In the next section, we’ll dive deeper into what each category means. We’ll also provide examples of recent and ongoing developments in the industry to illustrate how each category might work in practice.
Recent and Ongoing Developments in Solar Technology
In a thriving, fast-growing industry like solar technology, it’s important to keep up with recent and ongoing developments in order to better understand the industry’s competitive landscape.
So, here’s a summary of some of the most recent developments that we’ve been tracking. For convenience, we’ve grouped them as materials, systems and methods, to help you see how they might fit into the patent landscape.
New Solar Technology Materials
For solar technology to continue proliferating, it must become more efficient, sustainable, and cost-effective. On the materials side, this can be accomplished by developing new types of materials and streamlining the production of these materials.
As one example, a group of researchers from the University of Texas at Austin recently developed a new hybrid material that absorbs long-wavelength (lower energy) light and transforms it into short-wavelength (higher energy) light. The material could be used in solar cells to capture near-infrared light that would otherwise pass through, leading to increased efficiency.
As another example, many investors worldwide have identified perovskite as a possible key material in the next generation of climate technology. Perovskite could potentially lead to increased output efficiency and production sustainability for solar cells; however, the material has low stability and durability, and its operational lifetime is still too short for mainstream use.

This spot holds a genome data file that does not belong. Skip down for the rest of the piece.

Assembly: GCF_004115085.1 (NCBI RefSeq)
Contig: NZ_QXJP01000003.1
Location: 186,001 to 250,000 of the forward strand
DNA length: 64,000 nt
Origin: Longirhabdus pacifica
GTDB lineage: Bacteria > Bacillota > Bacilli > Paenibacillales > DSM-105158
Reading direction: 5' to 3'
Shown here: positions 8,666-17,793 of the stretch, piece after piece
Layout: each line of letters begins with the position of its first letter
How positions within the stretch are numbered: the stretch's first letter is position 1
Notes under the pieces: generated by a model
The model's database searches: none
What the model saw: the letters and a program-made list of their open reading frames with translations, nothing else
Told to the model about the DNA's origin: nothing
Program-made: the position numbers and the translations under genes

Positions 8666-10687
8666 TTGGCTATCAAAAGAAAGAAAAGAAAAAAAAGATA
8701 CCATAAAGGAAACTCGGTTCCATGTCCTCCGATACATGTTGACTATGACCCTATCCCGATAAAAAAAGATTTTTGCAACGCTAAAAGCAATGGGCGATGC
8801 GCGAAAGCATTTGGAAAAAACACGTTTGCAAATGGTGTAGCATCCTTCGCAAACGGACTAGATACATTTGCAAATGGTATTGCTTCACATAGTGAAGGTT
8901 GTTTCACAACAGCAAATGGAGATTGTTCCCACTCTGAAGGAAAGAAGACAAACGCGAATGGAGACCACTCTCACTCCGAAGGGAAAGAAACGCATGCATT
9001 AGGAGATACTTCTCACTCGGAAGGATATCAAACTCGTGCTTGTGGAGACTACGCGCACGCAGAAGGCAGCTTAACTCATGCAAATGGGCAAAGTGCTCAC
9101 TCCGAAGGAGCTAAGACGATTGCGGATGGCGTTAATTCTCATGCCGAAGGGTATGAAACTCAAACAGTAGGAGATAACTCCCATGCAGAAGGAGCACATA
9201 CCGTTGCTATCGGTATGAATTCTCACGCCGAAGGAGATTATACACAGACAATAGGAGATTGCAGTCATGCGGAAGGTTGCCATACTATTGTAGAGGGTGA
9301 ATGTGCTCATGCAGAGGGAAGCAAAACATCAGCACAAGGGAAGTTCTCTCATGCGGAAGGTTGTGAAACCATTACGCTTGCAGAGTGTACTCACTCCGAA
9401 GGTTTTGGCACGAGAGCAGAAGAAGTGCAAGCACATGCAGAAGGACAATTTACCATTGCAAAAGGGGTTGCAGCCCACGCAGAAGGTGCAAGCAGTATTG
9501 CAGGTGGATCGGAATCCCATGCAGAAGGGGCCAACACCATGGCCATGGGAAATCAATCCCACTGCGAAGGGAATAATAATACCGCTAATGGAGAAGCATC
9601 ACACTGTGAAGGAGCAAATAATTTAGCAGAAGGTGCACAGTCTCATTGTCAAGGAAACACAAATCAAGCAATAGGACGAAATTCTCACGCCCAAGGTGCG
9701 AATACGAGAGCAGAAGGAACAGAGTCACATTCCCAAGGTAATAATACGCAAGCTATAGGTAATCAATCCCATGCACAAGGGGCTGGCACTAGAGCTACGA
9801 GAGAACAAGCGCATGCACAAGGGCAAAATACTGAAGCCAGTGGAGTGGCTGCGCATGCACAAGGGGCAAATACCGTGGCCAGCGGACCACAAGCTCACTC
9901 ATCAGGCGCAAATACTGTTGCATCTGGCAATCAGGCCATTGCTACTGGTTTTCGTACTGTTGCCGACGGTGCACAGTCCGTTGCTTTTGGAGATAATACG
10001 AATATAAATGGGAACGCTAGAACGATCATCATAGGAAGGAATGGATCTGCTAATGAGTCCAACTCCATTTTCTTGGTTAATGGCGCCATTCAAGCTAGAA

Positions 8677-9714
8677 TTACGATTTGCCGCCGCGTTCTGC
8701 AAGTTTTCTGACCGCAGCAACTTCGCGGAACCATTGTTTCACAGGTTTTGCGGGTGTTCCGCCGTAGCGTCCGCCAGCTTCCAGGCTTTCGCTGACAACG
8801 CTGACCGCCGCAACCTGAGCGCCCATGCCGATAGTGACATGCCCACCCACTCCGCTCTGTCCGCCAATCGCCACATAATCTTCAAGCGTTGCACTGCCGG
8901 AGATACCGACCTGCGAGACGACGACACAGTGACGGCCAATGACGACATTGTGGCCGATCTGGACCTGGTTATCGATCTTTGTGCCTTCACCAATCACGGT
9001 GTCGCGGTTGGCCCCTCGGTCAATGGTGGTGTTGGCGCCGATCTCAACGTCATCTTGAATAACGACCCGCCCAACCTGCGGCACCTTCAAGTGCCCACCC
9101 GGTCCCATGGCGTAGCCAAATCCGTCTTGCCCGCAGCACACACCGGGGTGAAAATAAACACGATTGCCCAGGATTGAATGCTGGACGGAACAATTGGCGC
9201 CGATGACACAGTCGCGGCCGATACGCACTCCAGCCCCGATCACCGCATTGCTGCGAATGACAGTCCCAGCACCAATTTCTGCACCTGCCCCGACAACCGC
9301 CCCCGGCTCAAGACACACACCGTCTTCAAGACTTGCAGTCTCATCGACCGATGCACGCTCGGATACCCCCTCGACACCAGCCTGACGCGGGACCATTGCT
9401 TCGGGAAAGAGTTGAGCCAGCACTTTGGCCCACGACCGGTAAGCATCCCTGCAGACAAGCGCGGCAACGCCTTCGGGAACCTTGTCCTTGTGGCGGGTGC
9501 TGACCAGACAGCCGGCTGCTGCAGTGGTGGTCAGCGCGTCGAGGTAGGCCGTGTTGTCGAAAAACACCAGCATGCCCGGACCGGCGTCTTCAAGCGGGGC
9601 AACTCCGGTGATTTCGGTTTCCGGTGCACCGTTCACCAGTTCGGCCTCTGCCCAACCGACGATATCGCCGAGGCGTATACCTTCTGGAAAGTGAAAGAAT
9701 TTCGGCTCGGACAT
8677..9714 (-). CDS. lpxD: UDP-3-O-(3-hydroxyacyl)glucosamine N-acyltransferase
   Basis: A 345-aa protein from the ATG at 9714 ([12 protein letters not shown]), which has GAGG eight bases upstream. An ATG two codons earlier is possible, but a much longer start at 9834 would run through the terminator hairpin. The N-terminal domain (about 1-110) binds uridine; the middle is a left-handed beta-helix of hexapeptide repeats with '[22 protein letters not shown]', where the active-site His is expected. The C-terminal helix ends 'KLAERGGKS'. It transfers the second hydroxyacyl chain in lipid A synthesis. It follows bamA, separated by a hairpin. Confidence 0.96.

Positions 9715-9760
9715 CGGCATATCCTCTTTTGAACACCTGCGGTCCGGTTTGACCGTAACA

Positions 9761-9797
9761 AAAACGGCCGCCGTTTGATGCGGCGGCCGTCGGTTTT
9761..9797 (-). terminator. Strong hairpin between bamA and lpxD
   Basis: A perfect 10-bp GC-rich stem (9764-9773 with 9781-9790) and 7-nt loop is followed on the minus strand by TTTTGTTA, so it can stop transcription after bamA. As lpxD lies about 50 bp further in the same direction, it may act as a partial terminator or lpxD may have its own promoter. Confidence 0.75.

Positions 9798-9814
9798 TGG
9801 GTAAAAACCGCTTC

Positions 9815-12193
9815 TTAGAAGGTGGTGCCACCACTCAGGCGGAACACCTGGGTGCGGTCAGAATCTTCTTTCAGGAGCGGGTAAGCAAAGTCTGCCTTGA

Companies working to commercialize perovskite-based products include:
- CubicPV (MA and TX, USA)
- Caelux (CA, USA)
- Oxford PV (Europe)
- Panasonic (Japan)
Meanwhile, researchers at City University of Hong Kong have just discovered a way to keep perovskite-based solar cells thermally stable — a critical development toward commercializing the material.
New Solar Technology Systems
Materials serve as the building blocks for larger solar technology systems — and these systems can see a wide range of applications across various industries.
New systems that improve upon existing systems
Given the industry focus on making solar technology more cost-effective, the main goal of most current innovation seems to be developing new systems that improve the efficiency of existing solar power systems.
For example, researchers at MIT have developed a solar-powered system that splits water molecules in order to create hydrogen — a process that is carbon-free as it relies entirely on solar energy.
This type of system is not unprecedented; however, other contemporary solar thermochemical hydrogen (STCH) systems have typically only seen a 7% efficiency rate, meaning that they are low yield and high expense. The design of the MIT system promises to increase that efficiency rate to 40%.